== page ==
Housing 37 Compulsory Purchase Orders issued as council takes action on derelict sites


LIMERICK City and County Council has stepped up its efforts to tackle derelict sites with the publication this week of 37 Compulsory Purchase Order (CPO) notices for sites in Rathkeale.

They include 33 houses in an unfinished and unoccupied housing estate at Ballywilliam, Rathkeale that has been derelict for several years, as well as buildings in Main Street and Lower Main Street in the town.
Earlier this year the Council secured €2.5 million in funding from the Rural Regeneration and Development Fund (RRDF) to tackle dereliction in Rathkeale, Abbeyfeale, Bruff, Askeaton and Ardagh.

This is being viewed as a pilot project nationally and was the largest sum awarded to any project in the funding call.
Since setting up a dedicated Derelict Sites department just over two years ago, the Council has become one of the most active local authorities in the country in dealing with vacant and derelict property and has published around 100 CPO notices.
High profile sites that have been resolved include the Horizon Mall site in Castletroy.
The Council’s Community Development Director Gordon Daly said the quality of life in smaller towns and villages and the increased opportunities to work from home creates a strong opportunity to use derelict properties for affordable housing.
“We are fully committed and resourced to see through a comprehensive action plan to deal with dereliction right across the city and county and we would strongly encourage owners of derelict properties to act,” Mr Daly said.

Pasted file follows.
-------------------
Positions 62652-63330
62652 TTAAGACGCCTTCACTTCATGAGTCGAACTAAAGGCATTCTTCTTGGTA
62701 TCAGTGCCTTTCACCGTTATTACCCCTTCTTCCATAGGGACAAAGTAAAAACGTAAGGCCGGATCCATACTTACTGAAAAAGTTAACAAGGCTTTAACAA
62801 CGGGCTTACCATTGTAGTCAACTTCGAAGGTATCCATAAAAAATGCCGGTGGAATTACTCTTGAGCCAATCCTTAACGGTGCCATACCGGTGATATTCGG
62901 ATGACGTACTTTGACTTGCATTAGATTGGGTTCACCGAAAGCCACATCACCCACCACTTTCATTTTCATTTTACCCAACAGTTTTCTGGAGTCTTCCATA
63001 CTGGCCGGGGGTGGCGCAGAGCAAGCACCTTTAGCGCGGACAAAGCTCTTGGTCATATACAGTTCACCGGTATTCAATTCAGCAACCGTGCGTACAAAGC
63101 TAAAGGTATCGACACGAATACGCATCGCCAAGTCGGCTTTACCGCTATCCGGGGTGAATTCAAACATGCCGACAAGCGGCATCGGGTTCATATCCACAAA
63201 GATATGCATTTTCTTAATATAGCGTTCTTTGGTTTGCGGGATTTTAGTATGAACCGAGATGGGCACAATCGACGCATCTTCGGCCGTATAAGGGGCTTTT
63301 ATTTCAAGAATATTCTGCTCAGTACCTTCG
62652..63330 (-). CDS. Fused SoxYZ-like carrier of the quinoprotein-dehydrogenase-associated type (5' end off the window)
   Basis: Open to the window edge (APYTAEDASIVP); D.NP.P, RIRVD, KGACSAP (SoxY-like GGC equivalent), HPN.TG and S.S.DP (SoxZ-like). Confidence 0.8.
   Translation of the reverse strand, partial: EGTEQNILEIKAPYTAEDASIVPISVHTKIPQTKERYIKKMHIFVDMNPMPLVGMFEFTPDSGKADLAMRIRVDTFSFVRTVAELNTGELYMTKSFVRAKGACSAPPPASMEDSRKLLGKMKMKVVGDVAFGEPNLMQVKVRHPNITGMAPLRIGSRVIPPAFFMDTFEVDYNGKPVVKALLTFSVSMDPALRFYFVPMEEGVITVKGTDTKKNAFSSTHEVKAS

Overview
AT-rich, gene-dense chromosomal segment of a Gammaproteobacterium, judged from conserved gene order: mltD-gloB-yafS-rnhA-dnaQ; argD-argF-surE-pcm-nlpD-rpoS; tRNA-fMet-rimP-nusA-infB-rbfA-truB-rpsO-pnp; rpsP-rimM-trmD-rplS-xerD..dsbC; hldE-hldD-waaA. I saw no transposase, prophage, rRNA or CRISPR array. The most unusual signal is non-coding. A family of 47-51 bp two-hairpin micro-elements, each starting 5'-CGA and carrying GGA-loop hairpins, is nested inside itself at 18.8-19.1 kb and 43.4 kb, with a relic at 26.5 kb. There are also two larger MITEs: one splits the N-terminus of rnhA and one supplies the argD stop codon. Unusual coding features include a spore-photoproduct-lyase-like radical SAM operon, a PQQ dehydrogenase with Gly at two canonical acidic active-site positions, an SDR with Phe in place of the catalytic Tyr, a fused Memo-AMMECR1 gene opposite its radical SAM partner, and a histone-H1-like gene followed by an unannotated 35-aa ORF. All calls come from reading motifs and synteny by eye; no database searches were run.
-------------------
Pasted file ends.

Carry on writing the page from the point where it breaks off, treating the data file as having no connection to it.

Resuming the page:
“Tackling dereliction is a priority for the elected members of the Council and the communities they represent including tidy towns groups and other community development organisations.”

Derelict houses at Ballyvilliam, Rathkeale which are the subject of Compulsory Purchase Order notices.

Mr Daly also confirmed that the Council would also commence the compulsory acquisition of a number of other derelict properties in the city and county over the coming weeks.
“The Council is now conducting almost 100 derelict property inspections a month and there has been a five-fold increase in the number of properties on the derelict sites register since 2018.
The Council is also using its powers under derelict sites legislation to levy derelict properties annually at 7 per cent of their market value.
In relation to Limerick city centre, Mr Daly pointed to the significant public and private sector investment currently under way.
“In order to further drive the regeneration of the city, it is essential that there is a robust approach to dealing with derelict properties in tandem with this investment”